Today’s NewsStand – January 23, 2019

Featuring hospital and health care headlines from the media and the Web.

Iowa News

Cannabidiol treatment may expand in Iowa
Medical cannabidiol may soon become available as a treatment for a certain type of autism in Iowa. The Iowa Board of Medicine on Feb. 8 will discuss adding “severe, intractable pediatric autism with self-injurious or aggressive behaviors” to the conditions the oil, commonly referred to as CBD, can be used to treat. In a public hearing Tuesday, the board reviewed two comments in favor of that addition from a physician and physician’s assistant. (Cedar Rapids Gazette)

Allen Hospital NICU cuddlers help babies, staff
As a grandmother of six, Connie Meyer knows a thing or two about cuddling babies. She’s using those skills, along with some extra training, to help sick babies in UnityPoint Health-Allen Hospital’s Neonatal Intensive Care Unit (NICU). The hospital debuted its NICU Cuddlers program in early December, and Meyer is one of eight volunteers who spend time snuggling some of the hospital’s tiniest and most vulnerable patients. Cuddler programs have popped up at hospitals across the country, born of research on the power of human touch for healing and development. (Waterloo-Cedar Falls Courier)

Rib healing procedure speeds up recovery time using titanium plates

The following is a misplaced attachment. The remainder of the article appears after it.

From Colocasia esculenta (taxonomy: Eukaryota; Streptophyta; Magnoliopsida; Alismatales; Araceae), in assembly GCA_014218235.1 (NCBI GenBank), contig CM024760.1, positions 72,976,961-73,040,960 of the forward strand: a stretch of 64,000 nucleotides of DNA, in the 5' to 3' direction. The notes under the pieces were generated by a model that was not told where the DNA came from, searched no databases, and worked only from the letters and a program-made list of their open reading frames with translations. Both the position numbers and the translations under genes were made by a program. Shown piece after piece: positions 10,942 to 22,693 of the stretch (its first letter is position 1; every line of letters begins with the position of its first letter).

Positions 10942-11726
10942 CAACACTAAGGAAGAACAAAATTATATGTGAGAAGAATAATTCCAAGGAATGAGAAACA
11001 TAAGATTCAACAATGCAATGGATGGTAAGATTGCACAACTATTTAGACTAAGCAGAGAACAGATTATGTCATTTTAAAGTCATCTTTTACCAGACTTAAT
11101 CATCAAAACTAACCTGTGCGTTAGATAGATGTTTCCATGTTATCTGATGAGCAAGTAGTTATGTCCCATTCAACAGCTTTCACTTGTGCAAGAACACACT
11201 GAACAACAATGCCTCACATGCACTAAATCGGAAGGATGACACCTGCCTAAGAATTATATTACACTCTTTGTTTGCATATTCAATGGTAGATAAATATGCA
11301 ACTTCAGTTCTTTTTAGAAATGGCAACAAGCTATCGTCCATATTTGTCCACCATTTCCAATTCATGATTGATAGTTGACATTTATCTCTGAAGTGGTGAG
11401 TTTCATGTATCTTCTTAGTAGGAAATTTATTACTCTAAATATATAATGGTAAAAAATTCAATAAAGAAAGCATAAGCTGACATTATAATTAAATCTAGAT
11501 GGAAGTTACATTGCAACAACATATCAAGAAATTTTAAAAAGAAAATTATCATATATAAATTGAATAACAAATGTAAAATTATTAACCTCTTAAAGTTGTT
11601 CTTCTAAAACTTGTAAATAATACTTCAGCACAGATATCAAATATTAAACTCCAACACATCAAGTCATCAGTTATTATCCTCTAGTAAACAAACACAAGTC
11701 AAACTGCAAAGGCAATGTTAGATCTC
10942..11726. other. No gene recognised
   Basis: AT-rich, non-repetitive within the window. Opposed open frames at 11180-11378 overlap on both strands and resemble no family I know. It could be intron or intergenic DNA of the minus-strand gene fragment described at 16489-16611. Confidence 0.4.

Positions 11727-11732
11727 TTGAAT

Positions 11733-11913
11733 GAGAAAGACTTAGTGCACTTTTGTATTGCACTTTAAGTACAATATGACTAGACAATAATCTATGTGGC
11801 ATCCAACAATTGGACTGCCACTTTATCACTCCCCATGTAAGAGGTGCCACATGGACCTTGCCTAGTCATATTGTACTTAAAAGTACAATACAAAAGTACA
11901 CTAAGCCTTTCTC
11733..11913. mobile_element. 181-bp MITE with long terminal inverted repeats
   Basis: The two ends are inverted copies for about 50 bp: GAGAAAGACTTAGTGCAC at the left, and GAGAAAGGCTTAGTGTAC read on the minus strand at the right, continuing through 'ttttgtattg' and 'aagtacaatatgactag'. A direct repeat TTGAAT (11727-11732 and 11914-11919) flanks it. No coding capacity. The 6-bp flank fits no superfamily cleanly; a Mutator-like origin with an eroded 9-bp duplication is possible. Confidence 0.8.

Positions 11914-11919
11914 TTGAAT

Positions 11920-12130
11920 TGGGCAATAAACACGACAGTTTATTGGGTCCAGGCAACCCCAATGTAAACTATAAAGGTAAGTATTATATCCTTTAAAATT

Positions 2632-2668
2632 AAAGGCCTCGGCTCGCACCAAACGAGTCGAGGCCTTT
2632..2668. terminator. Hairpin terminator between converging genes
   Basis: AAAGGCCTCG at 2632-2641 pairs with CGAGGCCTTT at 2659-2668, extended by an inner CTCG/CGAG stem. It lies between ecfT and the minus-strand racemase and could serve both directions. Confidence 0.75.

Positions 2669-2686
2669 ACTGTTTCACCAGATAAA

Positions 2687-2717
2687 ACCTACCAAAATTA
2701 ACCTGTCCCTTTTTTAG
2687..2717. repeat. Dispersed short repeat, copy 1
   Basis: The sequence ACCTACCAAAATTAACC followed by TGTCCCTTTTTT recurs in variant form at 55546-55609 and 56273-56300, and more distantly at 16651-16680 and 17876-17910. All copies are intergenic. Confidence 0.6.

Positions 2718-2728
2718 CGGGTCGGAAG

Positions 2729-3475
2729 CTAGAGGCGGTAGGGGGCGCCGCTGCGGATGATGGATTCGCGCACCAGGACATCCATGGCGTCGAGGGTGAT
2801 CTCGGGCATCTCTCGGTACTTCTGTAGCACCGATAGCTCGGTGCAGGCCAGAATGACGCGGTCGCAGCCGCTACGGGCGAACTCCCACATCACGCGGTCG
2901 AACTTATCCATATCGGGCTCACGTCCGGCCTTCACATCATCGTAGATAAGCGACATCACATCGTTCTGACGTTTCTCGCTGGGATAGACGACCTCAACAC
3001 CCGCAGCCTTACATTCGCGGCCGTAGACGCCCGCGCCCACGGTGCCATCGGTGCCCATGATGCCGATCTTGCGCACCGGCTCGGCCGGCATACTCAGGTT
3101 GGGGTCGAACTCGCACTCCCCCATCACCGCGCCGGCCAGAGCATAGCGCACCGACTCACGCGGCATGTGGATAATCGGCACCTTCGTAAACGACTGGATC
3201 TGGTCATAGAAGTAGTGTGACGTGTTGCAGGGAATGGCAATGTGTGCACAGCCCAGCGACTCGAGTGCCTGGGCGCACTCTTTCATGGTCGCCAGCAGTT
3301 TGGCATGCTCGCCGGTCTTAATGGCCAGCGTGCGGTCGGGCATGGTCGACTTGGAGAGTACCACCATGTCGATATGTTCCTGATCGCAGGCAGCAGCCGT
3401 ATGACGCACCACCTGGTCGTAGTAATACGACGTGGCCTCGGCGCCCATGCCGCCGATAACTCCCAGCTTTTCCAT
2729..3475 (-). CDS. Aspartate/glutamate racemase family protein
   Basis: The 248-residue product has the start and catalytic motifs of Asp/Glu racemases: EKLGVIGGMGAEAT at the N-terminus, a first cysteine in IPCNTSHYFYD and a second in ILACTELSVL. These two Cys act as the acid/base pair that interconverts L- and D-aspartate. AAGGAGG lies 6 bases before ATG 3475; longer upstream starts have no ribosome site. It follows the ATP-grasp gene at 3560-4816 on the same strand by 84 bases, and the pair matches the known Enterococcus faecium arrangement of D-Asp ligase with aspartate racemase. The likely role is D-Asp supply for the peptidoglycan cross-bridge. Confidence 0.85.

Pieces of titanium are changing how and how fast ribs can heal through a procedure call rib plating. It’s a procedure offered at Mercy Medical Center that one former patient says instantly improved his recovery after fracture several ribs. “The last thing I recall before I went unconscious was a light brown flash,” said Daniel Reilly, the first Mercy Medical Center patient to go through the rib plating procedure. (CBS2Iowa)

National News

Trump administration approves Medicaid work requirements in Arizona
The Trump administration has approved Arizona’s request to impose work requirements on Medicaid beneficiaries. Arizona is the eighth state to receive permission to impose work requirements on Medicaid beneficiaries, but will be the first to allow an exemption for members of federally recognized tribes. The work requirements can take effect beginning January 1, 2020, and will impact about 120,000 people. (The Hill)

Telemedicine enables providers to reach rural patients
A shortage of mental health providers, coupled with rising demand for services, is pushing many Kansans to turn to telemedicine for treatment. The tools are being used for everything from medication management to talk therapy and crisis intervention, and new legislation going into effect this year could expand services to Kansans. The Kansas Telemedicine Act provides parity for telemedicine, defines what telemedicine is, who can provide it and prohibiting insurance providers from excluding telemedicine services. (Topeka Capital-Journal)

Health care organizations ask CMS to push back application deadline for overhauled MSSP
Big-name health care organizations are asking the Centers for Medicare & Medicaid Services (CMS) to push back the application deadline for its new accountable care organizations (ACOs), allowing interested providers more time to account for complex changes. In the letter, groups including the American Hospital Association, American Medical Association and the Health Care Transformation Task Force warn that, for many ACOs, meeting that deadline “will be challenging, if not impossible.” (Fierce Healthcare)